Christopher Browne wrote:

Gaetano Mendola <[EMAIL PROTECTED]> writes:

I do a graph about my disk usage and it's a ramp since one week,
I'll continue to wait in order to see if it will decrease.
I was expecting the steady state at something like 4 GB
( after a full vacuum and reindex ) + 10 % = 4.4 GB
I'm at 4.6 GB and increasing. I'll see how it will continue.

You probably want for the "experiment" to last more than a week.

After all, it might actually be that with your usage patterns, that
table would stabilize at 15% "overhead," and that might take a couple
or three weeks.

Unless it's clear that it's growing perilously quickly, just leave it
alone so that there's actually some possibility of reaching an
equilibrium.  Any time you "VACUUM FULL" it, that _destroys_ any
experimental results or any noticeable patterns, and it guarantees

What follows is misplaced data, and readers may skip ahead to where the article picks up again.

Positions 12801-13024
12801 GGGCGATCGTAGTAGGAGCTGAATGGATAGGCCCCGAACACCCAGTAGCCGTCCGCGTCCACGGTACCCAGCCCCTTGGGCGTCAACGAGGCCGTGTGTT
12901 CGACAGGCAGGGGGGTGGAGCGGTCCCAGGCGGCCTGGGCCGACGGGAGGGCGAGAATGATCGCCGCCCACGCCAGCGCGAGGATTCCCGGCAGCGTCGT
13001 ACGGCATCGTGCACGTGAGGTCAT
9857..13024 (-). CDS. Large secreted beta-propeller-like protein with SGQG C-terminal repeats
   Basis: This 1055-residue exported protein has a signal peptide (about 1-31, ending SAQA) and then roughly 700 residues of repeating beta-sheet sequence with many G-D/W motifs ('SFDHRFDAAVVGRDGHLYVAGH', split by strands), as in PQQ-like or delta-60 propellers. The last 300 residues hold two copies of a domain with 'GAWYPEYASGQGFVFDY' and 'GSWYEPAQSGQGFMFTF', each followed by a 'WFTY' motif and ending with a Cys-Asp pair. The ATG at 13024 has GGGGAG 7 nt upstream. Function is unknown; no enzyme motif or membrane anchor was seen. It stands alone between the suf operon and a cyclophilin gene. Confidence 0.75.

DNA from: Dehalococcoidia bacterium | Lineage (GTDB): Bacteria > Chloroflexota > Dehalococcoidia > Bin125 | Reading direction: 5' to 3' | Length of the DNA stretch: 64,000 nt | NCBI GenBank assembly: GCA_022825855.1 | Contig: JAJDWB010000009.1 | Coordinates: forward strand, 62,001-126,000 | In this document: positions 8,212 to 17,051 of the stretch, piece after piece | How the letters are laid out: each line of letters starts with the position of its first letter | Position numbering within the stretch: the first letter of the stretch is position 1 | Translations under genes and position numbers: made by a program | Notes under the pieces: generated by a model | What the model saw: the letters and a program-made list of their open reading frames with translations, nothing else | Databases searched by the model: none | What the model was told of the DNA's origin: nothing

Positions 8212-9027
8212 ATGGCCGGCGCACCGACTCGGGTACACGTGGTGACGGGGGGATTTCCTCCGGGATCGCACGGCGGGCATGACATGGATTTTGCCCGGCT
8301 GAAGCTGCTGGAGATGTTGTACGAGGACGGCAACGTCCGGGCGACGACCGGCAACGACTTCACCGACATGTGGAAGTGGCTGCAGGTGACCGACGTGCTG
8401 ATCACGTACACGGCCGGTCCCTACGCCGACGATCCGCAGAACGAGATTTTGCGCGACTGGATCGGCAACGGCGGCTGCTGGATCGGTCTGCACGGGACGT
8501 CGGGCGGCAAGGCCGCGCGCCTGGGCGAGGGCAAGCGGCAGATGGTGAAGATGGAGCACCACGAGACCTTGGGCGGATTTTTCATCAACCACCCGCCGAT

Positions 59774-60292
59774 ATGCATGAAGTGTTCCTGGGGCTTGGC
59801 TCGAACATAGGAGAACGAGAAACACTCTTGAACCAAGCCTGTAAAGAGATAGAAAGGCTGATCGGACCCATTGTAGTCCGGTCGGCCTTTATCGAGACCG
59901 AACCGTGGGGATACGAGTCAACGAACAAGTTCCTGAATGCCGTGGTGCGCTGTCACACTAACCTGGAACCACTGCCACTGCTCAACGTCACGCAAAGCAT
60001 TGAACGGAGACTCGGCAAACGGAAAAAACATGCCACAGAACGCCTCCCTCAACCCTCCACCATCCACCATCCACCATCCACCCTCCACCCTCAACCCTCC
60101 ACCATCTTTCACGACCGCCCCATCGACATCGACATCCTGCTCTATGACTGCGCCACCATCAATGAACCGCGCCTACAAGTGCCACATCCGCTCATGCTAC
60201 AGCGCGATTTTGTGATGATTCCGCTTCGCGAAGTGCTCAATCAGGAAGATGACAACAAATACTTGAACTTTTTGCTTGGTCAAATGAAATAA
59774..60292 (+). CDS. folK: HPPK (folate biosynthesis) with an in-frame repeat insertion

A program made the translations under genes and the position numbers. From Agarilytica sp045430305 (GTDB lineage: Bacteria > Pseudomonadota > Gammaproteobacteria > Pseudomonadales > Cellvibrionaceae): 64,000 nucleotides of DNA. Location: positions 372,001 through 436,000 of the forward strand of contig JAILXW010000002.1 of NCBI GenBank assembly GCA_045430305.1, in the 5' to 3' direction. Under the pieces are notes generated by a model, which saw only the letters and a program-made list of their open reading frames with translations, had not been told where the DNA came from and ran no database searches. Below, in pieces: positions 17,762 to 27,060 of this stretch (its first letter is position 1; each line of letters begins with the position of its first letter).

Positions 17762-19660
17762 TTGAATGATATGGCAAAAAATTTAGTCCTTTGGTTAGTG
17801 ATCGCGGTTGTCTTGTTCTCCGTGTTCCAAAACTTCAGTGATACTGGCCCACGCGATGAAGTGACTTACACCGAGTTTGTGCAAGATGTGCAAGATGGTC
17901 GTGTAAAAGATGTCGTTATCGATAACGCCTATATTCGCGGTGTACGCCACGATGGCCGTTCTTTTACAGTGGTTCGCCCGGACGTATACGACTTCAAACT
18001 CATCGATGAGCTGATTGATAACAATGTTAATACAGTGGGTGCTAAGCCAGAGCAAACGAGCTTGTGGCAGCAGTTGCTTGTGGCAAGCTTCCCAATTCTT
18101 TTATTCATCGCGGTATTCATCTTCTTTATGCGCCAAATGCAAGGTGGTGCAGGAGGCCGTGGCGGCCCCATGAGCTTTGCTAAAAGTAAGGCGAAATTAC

that you'll see "seemingly perilous growth" for a while.

And if the table is _TRULY_ growing "perilously quickly," then it is
likely that you should add in some scheduled vacuums on the table.
Not VACUUM FULLs; just plain VACUUMs.

I revised cron scripts yet again today to do hourly and "4x/day"
vacuums of certain tables in some of our systems where we know they
need the attention. I didn't schedule any VACUUM FULLs; it's
unnecessary, and would lead directly to system outages, which is
totally unacceptable.

Chris, is this in addition to pg_autovacuum? Or do you not use pg_autovacuum at all?, and if so why not?

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